Who knows what triggors it? It's not a horrible thing though. It's pretty easy once you work it out.

Welcome!! :)

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My opinion is that the underlying immune reaction is always there, that you may or may not have symptoms but disregard them as "part of life". For your sister I would guess that she always had a problem with gluten. It probably just showed up as neurological & other things. No one uses drugs & goes to prison that is healthy & happy & making all the right decisions in life. Gluten messes up your brain, the way you make decisions, your moods, how you feel (lousy & tired), how you learn & a million other little things that can add up to trouble for that person.

Show me a teen that is angry, lazy, using drugs & failing school & I would bet lunch that person has a problem with gluten & no one has a clue.

Although I only discovered the gluten problem 4 years ago, & I am now 61, I can look back & know that I was born with it - people will still talk about how I screamed for the first year of my life... I was always anemic & skinny, overweight as an adult, & had health issues & allergies... My son who is now 37 was born with it - I would go to the health food store to buy him rice crackers, although the doc would say that wheat crackers cannot cause diarrhea... His son was born with failure to thrive in the womb & had all kinds of breathing problems & colic & on & on for years with also the continuing failure to thrive - he is 12 now & tiny... I think one thing that helped save his life was that we knew about food allergies & I begged & cajoled that he not be given anything except rice cereal... I can also trace it back in my family for generations - my mother died of colon cancer...

Then at some point your body can reach a crisis state & start having un-interrupted symptoms - those are the lucky people, the unlucky ones just get cancer or another auto-immune illness...

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I read and article once that said that the symptoms of celiacs change with time, but the intolerance is always with you. A bowel problem at two years old, then nothing until adolescence when you might get lots of colds an flus. My celiacs was misdiagnosed as chronic fatigue after I had glandular fever. Several doctors thought it was depression. It wasn't until I was overseas (having a wonderful time, no stress or viral illness to trigger it) that I started having bowel symptoms. Many celiacs go their whole lives without ever having symptoms. I consider myself (and your sister) lucky to have symptoms that lead to a diagnosis before the celiacs manifests itself as something far worse like colon cancer.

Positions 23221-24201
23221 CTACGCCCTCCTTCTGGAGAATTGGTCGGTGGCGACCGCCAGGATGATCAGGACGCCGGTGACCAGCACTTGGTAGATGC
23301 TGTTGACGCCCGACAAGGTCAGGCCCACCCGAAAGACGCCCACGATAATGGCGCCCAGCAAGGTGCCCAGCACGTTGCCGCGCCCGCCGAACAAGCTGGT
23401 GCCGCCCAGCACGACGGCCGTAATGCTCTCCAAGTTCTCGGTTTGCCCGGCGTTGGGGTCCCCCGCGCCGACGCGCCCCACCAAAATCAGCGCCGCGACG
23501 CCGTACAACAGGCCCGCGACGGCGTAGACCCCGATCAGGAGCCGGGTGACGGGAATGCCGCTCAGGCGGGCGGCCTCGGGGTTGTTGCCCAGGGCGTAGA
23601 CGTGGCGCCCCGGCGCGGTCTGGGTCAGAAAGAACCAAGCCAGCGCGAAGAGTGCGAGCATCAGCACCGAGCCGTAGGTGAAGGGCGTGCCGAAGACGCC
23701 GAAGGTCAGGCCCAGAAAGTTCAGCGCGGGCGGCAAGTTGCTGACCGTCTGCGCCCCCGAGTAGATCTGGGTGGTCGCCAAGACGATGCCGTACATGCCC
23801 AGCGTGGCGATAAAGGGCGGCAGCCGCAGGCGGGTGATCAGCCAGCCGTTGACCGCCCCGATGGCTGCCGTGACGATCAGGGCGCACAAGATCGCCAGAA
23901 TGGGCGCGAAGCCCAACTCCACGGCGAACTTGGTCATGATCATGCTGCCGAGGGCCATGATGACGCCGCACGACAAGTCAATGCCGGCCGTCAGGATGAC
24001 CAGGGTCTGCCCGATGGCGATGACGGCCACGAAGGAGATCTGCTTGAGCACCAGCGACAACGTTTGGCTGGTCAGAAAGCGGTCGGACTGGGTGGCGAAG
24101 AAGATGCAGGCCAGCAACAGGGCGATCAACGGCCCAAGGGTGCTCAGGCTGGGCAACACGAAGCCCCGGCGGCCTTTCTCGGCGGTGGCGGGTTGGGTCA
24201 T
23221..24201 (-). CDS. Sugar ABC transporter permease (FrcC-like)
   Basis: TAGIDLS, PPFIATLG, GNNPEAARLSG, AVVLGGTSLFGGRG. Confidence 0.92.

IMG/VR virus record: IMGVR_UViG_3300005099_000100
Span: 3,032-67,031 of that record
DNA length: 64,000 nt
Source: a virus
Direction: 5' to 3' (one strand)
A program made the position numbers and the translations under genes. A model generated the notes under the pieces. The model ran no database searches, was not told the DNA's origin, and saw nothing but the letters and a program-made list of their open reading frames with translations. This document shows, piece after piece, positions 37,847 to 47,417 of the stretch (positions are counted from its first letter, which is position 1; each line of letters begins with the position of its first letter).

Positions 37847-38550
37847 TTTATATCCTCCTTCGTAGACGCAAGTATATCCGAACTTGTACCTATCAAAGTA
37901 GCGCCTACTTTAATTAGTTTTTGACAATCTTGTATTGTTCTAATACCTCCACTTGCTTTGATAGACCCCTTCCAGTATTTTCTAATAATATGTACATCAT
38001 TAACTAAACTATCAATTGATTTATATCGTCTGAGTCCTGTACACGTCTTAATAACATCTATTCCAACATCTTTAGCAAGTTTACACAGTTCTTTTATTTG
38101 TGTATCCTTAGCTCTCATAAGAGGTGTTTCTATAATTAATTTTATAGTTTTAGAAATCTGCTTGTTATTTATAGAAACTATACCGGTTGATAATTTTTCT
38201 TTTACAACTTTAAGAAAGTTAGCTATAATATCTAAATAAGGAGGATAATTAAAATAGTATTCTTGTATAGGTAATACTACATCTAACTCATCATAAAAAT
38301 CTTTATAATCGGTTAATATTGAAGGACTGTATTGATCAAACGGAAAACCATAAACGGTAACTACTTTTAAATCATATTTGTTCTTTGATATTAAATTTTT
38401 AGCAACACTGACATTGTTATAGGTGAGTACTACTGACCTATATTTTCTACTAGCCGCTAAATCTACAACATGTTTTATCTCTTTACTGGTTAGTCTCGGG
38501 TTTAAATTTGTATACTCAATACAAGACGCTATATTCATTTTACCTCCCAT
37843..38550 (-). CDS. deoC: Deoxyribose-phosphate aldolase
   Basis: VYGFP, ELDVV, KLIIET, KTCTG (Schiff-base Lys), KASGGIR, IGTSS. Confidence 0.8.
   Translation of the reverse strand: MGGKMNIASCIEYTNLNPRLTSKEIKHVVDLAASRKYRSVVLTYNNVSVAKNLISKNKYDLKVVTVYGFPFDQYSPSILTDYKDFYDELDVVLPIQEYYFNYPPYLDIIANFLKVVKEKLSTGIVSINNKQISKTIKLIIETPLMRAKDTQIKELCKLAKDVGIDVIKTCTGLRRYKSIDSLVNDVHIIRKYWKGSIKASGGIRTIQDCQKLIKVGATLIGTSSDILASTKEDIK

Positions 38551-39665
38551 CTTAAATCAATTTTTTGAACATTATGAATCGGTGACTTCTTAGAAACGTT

Australian

Gluten Free Since mid March 2008

As well as gluten I can't eat: cantaloupe, honeydew, dairy and most nuts and seeds. I also seem to have a problem with a lot of fruits and vegetables but only when they are raw.

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Your sister may well have had active Celiacs for some time. Symptoms do change over time and with the amount of damage. The more damaged the small intestine becomes the more obvious it is that there is something wrong. Most people don't think twice when the doctor says "You're a little anemic" or when they have an episode or two of diarrhea or bloating or something, particularly women. We're so accustom to being told that our cycles effect how we feel from one day to the next that we write a lot off that way. But at some point the damage leads to consistent problems and that is when most people begin to seek a diagnosis. That doesn't mean they've SUDDENLY developed Celiacs, but rather it's gotten to the point where the damage is affecting their everyday life.

I was 44 when I was finally diagnosed. I would guess I had active Celiacs for at least ten years before it became obvious something was very wrong. I started have heart arrhythmia, extremely low iron count, terrible depressions and rage and diarrhea and bloating daily. It was the hemoglobin count that finally spurred a need to figure out what was wrong. Had I gone on much longer without diagnosis I have no doubt the arrhythmia would have gotten me. Gods, can't even use the D or K word. Can't even think about it.

You don't mention what prompted the diagnosis? Was she having problems? Were they progressive or cumulative?

Thank you for such a prompt response, but how does a body just all of a sudden become sick like this?? Right before she was diagnosed, like last year, she was fine / what could have triggered the reaction ?? She has had many a trying and difficult thing in her life / drug addiction, prison. lots of ugly stuff / Yes she has been clean for almost 10 yrs / but her and family are happy and there can't possibly anything close to that going on now

"My mother always told me, it's okay to play with a man's mind

as long as you put it back where you got it when you're done with it."

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Like others have said, I'm sure your sister can probably look back and remember times when she had symptoms and didn't know what to attribute them to.

After I found out I had CS (which only happened after my mother was diagnosed) I had an "Oh, DUH" moment when I realized that there was a reason why my guts would start burning after finishing a sandwich...

I've blamed the college diet (i.e. beer, pizza, and ramen; no wonder I got so sick so fast...) for pushing the symptoms "over the edge" from inconveniences to serious problems. Looking back, I'd been having 'problems' for 4-5 years before then.


"Be who you are and say what you feel, because those who mind don't matter and those who matter don't mind." ~Dr. Seuss